Thomas Perkins: Atomic force microscopy measures properties of proteins and protein folding

Increasing precision measurements of biological molecules, such as enzymes and proteins, will have applications throughout biophysics and bioengineering.

04 March 2016

Thomas Perkins is a Fellow at JILA and Associate Professor of Molecular, Cellular, and Developmental Biology (adjoint) at the University of Colorado, Boulder (CU). He is also a physicist in the Quantum Physics Division at NIST, and a Task Force Member at the CU Biofrontiers Institute. He received his PhD at Stanford University in 1997.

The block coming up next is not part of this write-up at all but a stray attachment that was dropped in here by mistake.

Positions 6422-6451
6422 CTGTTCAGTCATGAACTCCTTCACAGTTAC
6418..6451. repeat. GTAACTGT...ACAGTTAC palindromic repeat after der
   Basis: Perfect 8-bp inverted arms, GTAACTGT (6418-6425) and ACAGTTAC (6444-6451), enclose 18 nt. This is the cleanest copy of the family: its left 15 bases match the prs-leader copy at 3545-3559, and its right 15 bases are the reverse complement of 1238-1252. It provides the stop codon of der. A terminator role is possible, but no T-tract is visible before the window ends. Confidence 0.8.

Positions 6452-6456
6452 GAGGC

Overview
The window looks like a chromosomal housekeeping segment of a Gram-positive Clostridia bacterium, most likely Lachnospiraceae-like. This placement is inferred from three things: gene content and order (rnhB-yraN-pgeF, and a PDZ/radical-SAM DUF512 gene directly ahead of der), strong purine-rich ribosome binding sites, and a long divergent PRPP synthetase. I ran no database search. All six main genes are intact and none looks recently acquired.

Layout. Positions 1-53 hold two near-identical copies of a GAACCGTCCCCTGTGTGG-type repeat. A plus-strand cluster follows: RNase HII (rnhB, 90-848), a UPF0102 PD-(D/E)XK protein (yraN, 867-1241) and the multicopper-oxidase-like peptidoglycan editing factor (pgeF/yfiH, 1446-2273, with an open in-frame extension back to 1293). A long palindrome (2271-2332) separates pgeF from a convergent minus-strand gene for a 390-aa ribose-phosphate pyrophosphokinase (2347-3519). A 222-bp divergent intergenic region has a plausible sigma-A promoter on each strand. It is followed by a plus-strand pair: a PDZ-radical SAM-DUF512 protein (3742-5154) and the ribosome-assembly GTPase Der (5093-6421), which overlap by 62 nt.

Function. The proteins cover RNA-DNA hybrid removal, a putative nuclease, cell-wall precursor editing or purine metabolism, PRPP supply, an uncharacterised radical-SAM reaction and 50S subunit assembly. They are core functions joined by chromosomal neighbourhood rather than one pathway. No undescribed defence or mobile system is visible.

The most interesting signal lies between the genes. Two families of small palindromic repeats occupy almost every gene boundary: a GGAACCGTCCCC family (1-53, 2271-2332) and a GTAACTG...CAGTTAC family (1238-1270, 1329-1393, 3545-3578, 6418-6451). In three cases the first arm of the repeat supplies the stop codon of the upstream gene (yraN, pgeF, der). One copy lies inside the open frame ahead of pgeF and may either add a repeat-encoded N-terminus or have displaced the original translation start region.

His research focuses on single molecule measurements of biological systems. One outstanding question is: how do motor proteins transduce chemical energy into physical motion? Another is: how does the structure and dynamics of membrane proteins affect their functions? The Perkins lab specializes in developing and applying high-precision measurements using optical traps and atomic force microscopes to answer these and other interesting questions.

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